Philadelphia Consumer Protection Law Blog

Beware the coming flood of flood-damaged used cars

It might seem that Philadelphia consumers would be safe from unscrupulous car dealers trying to peddle vehicles damaged by hurricanes Harvey and Irma, but don't count on it. Though the flood damage occurred mainly in Texas and Florida, there will be car dealers across the country trying to unloaded cars, pick-ups and SUVs that were flooded by the historic storms.

A recent news article offers advice on how to avoid auto dealer fraud and flooded cars.

A quick look at an ongoing problem: auto dealer fraud

Just about everyone is excited over the purchase of an automobile. Whether the purchase is of a new car or a used vehicle, it means you have new wheels with which to drive around Philadelphia and beyond.

That elation can sour when a car buyer finds out that they have been a victim of auto dealer fraud, however. The deceptions by unscrupulous dealers can involve new and used cars both, but in all cases it means that the buyer is on the hook -- unless they take legal action.

Making a debt collector obey the law

If a Philadelphia police officer sees you roll your car through a stoplight, you will get a traffic ticket. You are also prohibited by law from taking what you like from a grocery store without paying for the items.

Likewise, debt collectors' tactics are limited by a law called the Fair Debt Collections Practices Act. That 1977 consumer protection legislation prevents collectors from harassing and abusing people in the course of debt collection.

Federal appeals court applies brakes to debt collection agencies

The United States Court of Appeals for the Third Circuit serves Pennsylvania, New Jersey and Delaware. A recent opinion issued by the court in a debt collection case could well have a positive impact on Philadelphia consumers.

The court said that a second debt collection letter sent to a consumer within 30 days of the initial letter "overshadowed and contradicted" the first letter. Those who have received one of those first letters know that it states the amount the collector claims you owe and contains a notice that you have 30 days in which to dispute the claim in writing.

Will Ford's credit change make car repossessions rise?

A lot of Philadelphia drivers are looking forward in these last days of summer to the day when the Ford Motor Company releases its 2018 vehicles to dealers. The company is coy about the exact date of the release, saying only that will happen in fall.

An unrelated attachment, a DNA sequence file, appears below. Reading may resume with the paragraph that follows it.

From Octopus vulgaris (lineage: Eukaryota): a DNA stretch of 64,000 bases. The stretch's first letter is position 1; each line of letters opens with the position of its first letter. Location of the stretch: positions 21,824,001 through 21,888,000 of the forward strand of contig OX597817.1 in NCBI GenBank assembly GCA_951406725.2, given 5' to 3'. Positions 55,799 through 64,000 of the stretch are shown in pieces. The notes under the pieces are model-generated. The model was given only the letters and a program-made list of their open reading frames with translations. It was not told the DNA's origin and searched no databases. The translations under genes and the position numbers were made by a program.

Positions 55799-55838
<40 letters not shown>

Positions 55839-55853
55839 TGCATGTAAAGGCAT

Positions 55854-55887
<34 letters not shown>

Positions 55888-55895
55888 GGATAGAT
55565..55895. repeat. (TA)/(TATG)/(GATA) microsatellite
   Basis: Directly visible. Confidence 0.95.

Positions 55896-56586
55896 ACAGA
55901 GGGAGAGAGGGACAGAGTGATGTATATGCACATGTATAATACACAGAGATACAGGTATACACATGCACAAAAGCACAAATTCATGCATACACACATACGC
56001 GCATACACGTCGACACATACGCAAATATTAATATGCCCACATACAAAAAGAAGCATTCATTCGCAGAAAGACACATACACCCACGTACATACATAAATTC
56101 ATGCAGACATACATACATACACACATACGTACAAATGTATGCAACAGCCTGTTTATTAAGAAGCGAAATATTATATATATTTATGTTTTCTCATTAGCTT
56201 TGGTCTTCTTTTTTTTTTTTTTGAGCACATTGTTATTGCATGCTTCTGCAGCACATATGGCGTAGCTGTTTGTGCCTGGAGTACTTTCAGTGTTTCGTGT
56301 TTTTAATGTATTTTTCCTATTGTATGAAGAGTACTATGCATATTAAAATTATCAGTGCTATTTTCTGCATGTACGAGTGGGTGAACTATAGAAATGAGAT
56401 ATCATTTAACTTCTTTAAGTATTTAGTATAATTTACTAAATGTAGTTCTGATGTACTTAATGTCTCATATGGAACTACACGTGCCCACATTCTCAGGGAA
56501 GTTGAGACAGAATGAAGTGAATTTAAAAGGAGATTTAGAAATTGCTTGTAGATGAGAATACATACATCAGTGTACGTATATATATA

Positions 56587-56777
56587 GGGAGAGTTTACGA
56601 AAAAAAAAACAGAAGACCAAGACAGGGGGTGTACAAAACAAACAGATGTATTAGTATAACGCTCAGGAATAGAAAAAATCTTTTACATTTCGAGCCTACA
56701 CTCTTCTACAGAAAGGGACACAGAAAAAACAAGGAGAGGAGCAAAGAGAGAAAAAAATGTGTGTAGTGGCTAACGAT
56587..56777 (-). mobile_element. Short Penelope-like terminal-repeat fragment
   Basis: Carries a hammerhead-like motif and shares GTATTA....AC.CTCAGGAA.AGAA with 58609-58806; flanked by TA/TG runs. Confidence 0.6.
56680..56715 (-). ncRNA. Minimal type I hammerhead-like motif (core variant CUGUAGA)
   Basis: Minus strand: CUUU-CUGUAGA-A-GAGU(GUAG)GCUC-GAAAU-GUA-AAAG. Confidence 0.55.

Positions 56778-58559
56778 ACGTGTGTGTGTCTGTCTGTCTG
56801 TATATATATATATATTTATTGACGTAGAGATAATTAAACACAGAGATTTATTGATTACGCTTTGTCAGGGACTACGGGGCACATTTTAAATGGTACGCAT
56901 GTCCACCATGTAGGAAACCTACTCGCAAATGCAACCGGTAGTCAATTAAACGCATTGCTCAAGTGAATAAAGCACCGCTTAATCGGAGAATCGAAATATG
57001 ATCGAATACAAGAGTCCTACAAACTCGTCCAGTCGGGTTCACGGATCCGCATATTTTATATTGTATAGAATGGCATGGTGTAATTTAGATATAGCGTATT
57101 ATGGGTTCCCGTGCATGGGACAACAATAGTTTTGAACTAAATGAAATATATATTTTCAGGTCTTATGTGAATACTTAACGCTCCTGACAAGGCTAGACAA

Here's why it matters: Ford Motor's financing unit is changing its credit approval process in a bid to pump up flagging sales. The new approval process is expected to make more people eligible for loans, even though the company is reporting a rising loan loss rate. The bottom line for consumers could well be easier credit which then leads to more auto repossessions.

Understanding what debt collectors can and cannot do

When your phone rings, you wonder if it's your BFF, your mom or maybe your boss calling. But when you pick your phone up, the number is unfamiliar. The voice on the other end is just as unfamiliar and begins explaining that you owe money. And asking when you are going to pay off your debt.

A recent newspaper article on debt collection urges those who get a call from a debt collector to resist the urge to panic, and instead "take a deep breath" and "learn about what collection agencies can and can’t do."

Abusive debt collector: "Get out of my face!"

When the 29-year-old recently walked out of a courthouse, she held an umbrella to try to keep a TV camera crew from getting images of her face. She and her companion repeatedly told the reporter to "get out of my face" and said she would not answer any questions.

Perhaps it doesn't matter if she answers questions outside of a courtroom. Inside the court, she admitted that she had been part of a debt collection scheme that relied on abusive tactics to coerce people into paying; sometimes when they did not even owe any money.

Crackdown on two abusive, phony debt collectors

The Federal Trade Commission is the federal government's consumer protection agency. As such, the FTC recently announced that it has obtained court orders to freeze assets and stop two businesses from posing as legitimate debt collection agencies in pursuit of genuine debts.

The agency said that two men pretended to be attorneys would try to collect on debts that people did not owe, threatening them with lawsuits and arrest if they did not pay up. Unfortunately, even some authentic debt collectors use abusive tactics, issuing similar threats to people who might or might not owe money.

Risks and rewards in used car buying

Over the past several years, the Philadelphia economy has gotten mixed reviews. Some aspects of the economy have been strong while others could use a bit more beefing up. For the average person, the spotty news means that it is often wise to keep the belt tight, especially when making major purchases such as automobiles.

For many car shoppers, it makes the most sense to purchase a used car. The New York Times recently listed the pros and cons of various types of used-car sellers, cautioning that making a poor choice can too often result in auto repossession.

A man of many disguises and one consumer scam

He was sometimes a government official, sometimes an investigator and sometimes an FBI agent. Sometimes when he called people on the phone, he would tell them that he was sending a police officer to arrest them and sometimes he claimed that he would come and do it personally.

Though his stories and personas frequently changed, the goal was always the same, say federal prosecutors: to wring as much money as possible out of people by using abusive debt collection practices.

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